Tribes, state agree on how murals should be explained
BOISE – Murals depicting white settlers accosting and then hanging a shirtless Native American man have been displayed openly in Idaho’s temporary Statehouse for the past year, with a note from the state Historical Society promising that interpretation of the murals is “forthcoming.”
Now, after a year and a half of negotiation, the state and Idaho’s five Indian tribes have agreed on wording for interpretive plaques, which tell of the bloody clashes between the cultures that occurred as white settlers took over the Boise Valley a century ago. The plaques will go up before this year’s legislative session.
“It was a long process,” said state historian Keith Petersen. “It was time-consuming to work on, but I think it was time well-spent to get the words down to where everyone could agree to them.”
Said state Sen. Mike Jorgenson, R-Hayden Lake, who serves as chairman of the Idaho Indian Affairs Council, “It’s been a long haul, but we’ve finally got them. Both the tribes and the Historical Society worked on that and we’ve finally reached agreement.”
The Idaho Indian Affairs Council includes representatives of Idaho’s five sovereign Indian tribes, state legislators, and representatives of the governor’s office.
Petersen said it was the tribes’ suggestions that first prompted the unveiling of the controversial murals, part of an extensive series that adorns the walls of the old Ada County Courthouse that dates back to the Works Progress Administration of the 1930s. The government paid out-of-work artists during the Great Depression to create art for public buildings like the courthouse, and the Boise murals are Idaho’s largest remaining collection of such art – though not the most admired.
“From the beginning, they were controversial,” Petersen said. “That happened from Day 1.”
Early objections were more to the crudeness of the colorful artwork – one woman is depicted with two right arms, for example – than the subject matter of the two showing the hanging. But a district judge in the courthouse – Judge Gerald Schroeder, who later served as chief justice of Idaho’s Supreme Court – was so offended by the lynching murals that he ordered them covered over with large Idaho and U.S. flags, which hid the murals for years.
Then, after Ada County built a new courthouse, the art deco building became the temporary home of the state Legislature, which is meeting there while the state Capitol across the street is being renovated. Lawmakers debated whether to hide, remove or keep the controversial lynching murals, which don’t depict a specific historical event.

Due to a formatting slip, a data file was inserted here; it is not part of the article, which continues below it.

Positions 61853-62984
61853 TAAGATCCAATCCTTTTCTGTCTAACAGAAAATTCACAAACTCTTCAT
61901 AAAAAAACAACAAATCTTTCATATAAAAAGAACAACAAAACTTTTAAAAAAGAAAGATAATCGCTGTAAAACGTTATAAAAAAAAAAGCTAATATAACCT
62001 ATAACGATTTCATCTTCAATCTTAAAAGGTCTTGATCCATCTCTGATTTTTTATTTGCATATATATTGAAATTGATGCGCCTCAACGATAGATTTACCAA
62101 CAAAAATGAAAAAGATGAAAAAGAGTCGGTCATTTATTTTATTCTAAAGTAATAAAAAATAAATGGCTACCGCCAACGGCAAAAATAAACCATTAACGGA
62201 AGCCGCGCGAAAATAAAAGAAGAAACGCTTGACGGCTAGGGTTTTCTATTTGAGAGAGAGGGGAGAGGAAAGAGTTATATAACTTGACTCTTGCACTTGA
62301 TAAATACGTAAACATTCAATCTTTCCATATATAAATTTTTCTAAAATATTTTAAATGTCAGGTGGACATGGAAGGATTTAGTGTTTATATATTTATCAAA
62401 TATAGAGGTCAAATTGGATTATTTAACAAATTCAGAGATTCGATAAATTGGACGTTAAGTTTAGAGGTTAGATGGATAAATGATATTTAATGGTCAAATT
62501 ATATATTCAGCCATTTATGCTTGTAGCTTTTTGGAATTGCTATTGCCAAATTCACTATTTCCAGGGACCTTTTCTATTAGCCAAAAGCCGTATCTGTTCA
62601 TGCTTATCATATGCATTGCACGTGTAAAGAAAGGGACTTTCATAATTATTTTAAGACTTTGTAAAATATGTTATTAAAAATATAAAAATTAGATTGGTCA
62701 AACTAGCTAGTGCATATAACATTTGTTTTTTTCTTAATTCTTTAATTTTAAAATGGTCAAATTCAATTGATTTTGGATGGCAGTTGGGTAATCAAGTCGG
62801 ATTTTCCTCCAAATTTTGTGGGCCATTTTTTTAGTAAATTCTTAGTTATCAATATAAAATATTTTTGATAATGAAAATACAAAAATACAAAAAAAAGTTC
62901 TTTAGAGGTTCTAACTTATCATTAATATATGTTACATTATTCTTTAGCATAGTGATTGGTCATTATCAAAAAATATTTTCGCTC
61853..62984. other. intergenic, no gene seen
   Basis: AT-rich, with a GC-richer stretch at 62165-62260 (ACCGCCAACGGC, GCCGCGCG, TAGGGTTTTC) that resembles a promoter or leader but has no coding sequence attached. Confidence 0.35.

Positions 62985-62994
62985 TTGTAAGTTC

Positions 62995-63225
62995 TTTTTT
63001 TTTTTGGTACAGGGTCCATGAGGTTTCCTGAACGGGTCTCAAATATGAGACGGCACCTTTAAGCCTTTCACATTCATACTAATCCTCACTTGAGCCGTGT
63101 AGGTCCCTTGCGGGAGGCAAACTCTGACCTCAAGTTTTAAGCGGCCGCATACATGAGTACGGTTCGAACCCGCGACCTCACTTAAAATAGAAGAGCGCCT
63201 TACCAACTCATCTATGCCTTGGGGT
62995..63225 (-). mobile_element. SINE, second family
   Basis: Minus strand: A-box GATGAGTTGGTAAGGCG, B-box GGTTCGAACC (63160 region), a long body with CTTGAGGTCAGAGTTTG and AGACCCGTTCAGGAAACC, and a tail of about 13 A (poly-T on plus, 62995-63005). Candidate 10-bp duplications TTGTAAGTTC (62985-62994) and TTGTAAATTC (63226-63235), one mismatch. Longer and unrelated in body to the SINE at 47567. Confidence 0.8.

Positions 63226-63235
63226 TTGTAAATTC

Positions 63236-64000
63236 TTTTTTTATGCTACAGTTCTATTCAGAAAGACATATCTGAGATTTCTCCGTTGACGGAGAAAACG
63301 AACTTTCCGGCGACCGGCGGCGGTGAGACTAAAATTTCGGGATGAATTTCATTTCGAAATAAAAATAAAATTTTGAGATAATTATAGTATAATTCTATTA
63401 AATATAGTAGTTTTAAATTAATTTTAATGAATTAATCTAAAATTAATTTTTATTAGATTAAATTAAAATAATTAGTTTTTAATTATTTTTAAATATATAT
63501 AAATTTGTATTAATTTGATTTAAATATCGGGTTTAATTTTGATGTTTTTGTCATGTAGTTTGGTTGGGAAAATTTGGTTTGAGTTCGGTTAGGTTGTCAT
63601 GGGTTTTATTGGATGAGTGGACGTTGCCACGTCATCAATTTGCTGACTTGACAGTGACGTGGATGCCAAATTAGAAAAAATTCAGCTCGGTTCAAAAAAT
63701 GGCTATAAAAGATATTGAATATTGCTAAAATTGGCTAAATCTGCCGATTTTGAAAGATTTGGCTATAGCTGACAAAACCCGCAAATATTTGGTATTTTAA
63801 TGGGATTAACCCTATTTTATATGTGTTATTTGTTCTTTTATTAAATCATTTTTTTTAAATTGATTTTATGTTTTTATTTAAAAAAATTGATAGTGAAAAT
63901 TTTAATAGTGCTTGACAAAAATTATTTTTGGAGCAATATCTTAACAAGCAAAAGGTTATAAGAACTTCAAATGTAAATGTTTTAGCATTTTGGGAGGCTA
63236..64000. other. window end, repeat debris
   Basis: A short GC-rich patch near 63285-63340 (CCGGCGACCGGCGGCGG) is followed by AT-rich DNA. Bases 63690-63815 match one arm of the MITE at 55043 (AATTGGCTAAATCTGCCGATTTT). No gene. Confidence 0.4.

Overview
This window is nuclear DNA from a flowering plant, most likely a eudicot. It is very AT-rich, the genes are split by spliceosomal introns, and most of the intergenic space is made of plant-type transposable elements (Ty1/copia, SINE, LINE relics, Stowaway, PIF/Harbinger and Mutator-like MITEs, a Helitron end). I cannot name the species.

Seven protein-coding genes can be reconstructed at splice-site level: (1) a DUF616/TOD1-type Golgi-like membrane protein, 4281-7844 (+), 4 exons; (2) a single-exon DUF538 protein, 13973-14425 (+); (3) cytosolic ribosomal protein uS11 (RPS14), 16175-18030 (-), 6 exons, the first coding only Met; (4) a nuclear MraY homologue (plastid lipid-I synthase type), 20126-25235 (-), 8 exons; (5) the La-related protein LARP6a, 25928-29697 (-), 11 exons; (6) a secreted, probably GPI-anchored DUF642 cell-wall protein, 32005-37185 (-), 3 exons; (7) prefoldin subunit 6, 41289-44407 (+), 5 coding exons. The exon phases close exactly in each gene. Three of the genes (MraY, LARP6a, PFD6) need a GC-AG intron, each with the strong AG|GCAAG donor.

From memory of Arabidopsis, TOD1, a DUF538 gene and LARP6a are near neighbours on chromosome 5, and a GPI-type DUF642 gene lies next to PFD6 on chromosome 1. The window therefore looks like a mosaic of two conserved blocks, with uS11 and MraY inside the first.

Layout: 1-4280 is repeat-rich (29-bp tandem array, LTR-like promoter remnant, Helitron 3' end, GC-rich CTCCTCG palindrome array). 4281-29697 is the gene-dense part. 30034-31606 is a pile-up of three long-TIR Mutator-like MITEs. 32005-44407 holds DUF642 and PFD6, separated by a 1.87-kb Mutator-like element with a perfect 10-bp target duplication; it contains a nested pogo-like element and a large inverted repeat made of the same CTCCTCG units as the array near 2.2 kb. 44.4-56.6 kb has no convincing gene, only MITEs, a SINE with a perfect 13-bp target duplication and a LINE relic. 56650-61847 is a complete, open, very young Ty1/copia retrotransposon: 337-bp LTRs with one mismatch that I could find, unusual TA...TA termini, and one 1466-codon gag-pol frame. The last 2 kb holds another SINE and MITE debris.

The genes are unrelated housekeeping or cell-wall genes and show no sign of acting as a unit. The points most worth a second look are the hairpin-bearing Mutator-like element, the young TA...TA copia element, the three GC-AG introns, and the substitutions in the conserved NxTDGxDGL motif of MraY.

“It was really the Legislature bringing the tribes in to look at them that convinced everyone there was an educational opportunity,” Petersen said.
The new interpretive plaques tell the story behind such depictions – a shocking and brutal story of how the tribes that once occupied the Boise Valley were driven out, and in many cases, massacred.
“I don’t think any of the murals in that building depict actual Idaho events,” Petersen said. “But to say there were no hangings of Indians in the Boise Valley is not true – there were Indians hanged right out in Middleton.”
The two new interpretive plaques are headed “The Murals and Native Peoples” and “A Clash of Cultures.”
The first begins, “The two murals on this wall depicting the hanging of an Indian man have been the subject of controversy for years. … Whether the murals depict an actual event is not known. But the scenes are consistent with the clash of cultures experienced in the Boise Valley, and the artwork tells us much about the times when artists created the images.”
The Shoshone, Bannock and Paiute peoples lived in the Boise Valley for thousands of years, the plaque recounts. “They thrived in this region of rich fisheries, abundant game, and good grass.” While tribal members continue to visit sacred sites in and around Boise, little visible trace of their culture remains in the valley, according to the plaque. “Their removal in the 1860s came after years of Indian people defending their valley against white incursion. Seen from this perspective, these murals symbolize how an ascendant culture forcefully removed the original inhabitants.”
The second plaque tells of violent confrontations between white settlers, U.S. troops and Indians, including one of the bloodiest slaughters of Indians in a single encounter in the American West in southeastern Idaho in the 1850s. “Today, the proud heritage of the Shoshone, Bannock and Paiute people still thrives at the Fort Hall and Duck Valley Indian Reservations,” the plaque says. “Their story is an important part of the mosaic of Idaho’s past, present – and future.”
Betsy Z. Russell can be reached toll-free at (866) 336-2854 or email@example.com. For more news from Boise go to spokesmanreview.com/boise.